Seeing this argument about hot streaks coming up again has motivated me to gather up both flox and everyone else's opinions from different sources, look up the facts, and attempt to figure out what this is all about. Here is a very nice and really kind of neat article summarizing both points of views. It is about the game where Brandon Rush and the Kansas Jayhawks got hot against Tyler Hansbrough and the Tar Heels which is really pretty neat considering that they are both on the Pacers:
Now this is the study that that article was referring to. Take a quick look at this:
I obviously didn't read the whole thing, or got relatively close to reading ten pages. But the overall summary is that there is no evidence that "hot hands" or "hot streaks" exist. According to this study, the statistical probability of a player hitting ten shots or so in a row every once in a while is just that: statistical probability. Not a hot streak, not a hot hand. Such as our third quarter vs. Denver. That hasn't been done before in our franchise's history, but eventually in due time it was bound to happen due to statistical probability.. For example:
If I flip a coin 10,000 times, will I eventually flip heads 20x in a row? Most certainly.
If the Pacers play 82 games over multiple decades, aren't we due to have a 20/21 shooting quarter? Most certainly.
Here is another source that would agree with this opinion and it makes sense regarding Ray Allen's 7 threes game in the Finals:
Look at the table and it makes sense. I'd also I'd recommend reading the comments as it falls directly into what we are discussing here on PD.
Here is the middle-ground, hands on piece that is very interesting to maybe help you form your opinion on the topic:
The last paragraph is key to gauge the overall opinion by the overwhelming majority of this board. The majority on this board is going to say, "Of course they aren't going to be hot too long; They are being guarded tighter and being double-teamed." Which, of course, makes sense.
Here is a very good piece that explains about 99% of ours, basketball fan's, and players themselves opinion on the hot hand:
This is where I personally stand. It is really as simple as other players aren’t going to get hot at certain times good shooter or not? Would Kyle Korver or, oh God, Troy Murphy have had 8 points in nine seconds under the spotlight like Reg did? Of course not. The numbers don’t consider defenses, situations, and overall make players look like robots.“There are three kinds of lies: lies, damned lies, and statistics.”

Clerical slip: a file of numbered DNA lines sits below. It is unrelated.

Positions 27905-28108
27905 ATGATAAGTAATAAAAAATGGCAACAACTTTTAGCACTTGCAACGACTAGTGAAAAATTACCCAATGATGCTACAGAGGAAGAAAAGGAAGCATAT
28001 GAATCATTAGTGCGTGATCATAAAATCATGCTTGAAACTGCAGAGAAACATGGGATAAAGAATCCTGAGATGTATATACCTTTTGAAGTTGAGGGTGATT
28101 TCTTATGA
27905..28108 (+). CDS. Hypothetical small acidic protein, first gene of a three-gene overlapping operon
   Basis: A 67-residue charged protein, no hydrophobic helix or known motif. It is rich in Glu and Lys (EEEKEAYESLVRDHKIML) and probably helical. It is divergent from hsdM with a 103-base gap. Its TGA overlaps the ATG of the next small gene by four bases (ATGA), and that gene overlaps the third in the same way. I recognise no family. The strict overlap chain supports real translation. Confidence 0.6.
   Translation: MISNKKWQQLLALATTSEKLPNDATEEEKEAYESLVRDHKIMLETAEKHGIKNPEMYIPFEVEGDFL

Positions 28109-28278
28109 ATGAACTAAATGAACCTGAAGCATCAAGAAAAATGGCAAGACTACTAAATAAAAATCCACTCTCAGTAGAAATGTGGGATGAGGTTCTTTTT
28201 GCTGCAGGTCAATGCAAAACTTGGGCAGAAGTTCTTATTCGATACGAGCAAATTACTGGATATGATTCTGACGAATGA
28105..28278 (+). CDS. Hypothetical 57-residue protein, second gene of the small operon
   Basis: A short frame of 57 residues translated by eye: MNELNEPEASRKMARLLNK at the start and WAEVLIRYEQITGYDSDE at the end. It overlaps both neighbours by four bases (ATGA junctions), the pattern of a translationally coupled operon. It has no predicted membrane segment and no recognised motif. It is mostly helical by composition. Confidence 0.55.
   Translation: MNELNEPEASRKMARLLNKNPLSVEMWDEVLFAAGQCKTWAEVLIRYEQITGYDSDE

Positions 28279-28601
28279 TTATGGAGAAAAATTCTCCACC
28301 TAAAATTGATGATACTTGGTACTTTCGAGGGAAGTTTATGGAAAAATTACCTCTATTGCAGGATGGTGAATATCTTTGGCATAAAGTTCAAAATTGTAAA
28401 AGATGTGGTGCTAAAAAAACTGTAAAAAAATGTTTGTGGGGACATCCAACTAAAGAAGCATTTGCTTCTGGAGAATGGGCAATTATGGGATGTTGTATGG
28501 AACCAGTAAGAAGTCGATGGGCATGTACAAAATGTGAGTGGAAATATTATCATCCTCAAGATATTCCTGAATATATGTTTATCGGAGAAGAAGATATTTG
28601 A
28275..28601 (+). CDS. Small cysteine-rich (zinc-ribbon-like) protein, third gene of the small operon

The numbers are just numbers, it is up to the people presenting or reviewing the numbers to determine what they mean. It isn’t the statistics that lie, it is the people that use them incorrectly. Intentionally or not. As is the case with any study, how you define the parameters can skew how the results look.
An All-Star player hits three shots in a row. What is the chance of him hitting again? According to stats, it doesn’t matter, he has a whatever % chance to hit again. But mathmaticians and psychologists, take this into effect:
Maybe after the fourth possesion, the team doubles up on the All-Star player and he is forced to take a bad shot?
What if the fourth possesion there are 5 seconds on the clock and the player has to do a half court heave?
What if on the fourth possesion the shot that will be taken will decide the game , and the player doesn’t have the balls to stick it?
This little article right here puts everything that I am trying to say in a nutshell so I will conclude my "research" (or whatever you want to call it. Googling basically) It shows both sides of the spectrum in the best way that I can put it:
So I just wanted to put out both opinions on here, put up a poll, and just try to gauge some interest on an otherwise boring Monday. Discuss.By some magic (know any witches?) you're the head coach of an NBA basketball team. You're down one with twenty seconds to play. Looking around the huddle, you see a power forward who normally shoots 40% from the floor, but is a scalding hot eight of ten so far tonight, and has hit his last three. Then there's your shooting guard, who normally shoots 50% from the floor, but has oddly made just two of ten so far tonight, and has missed his last two.
One of them is going to be the first option in the play you draw up. You have got a decision to make -- and if you're like just about every basketball coach on the planet, one of the many things that will inform your decision is the reality that your power forward has some magic coursing through his veins right now. Everyone in the gym knows that right now he is hot, which means he's more likely than usual to hit his next shot.
And that matters.
But does it, really?
The idea that a player can be hot ... is that something you know, or something that you think you know?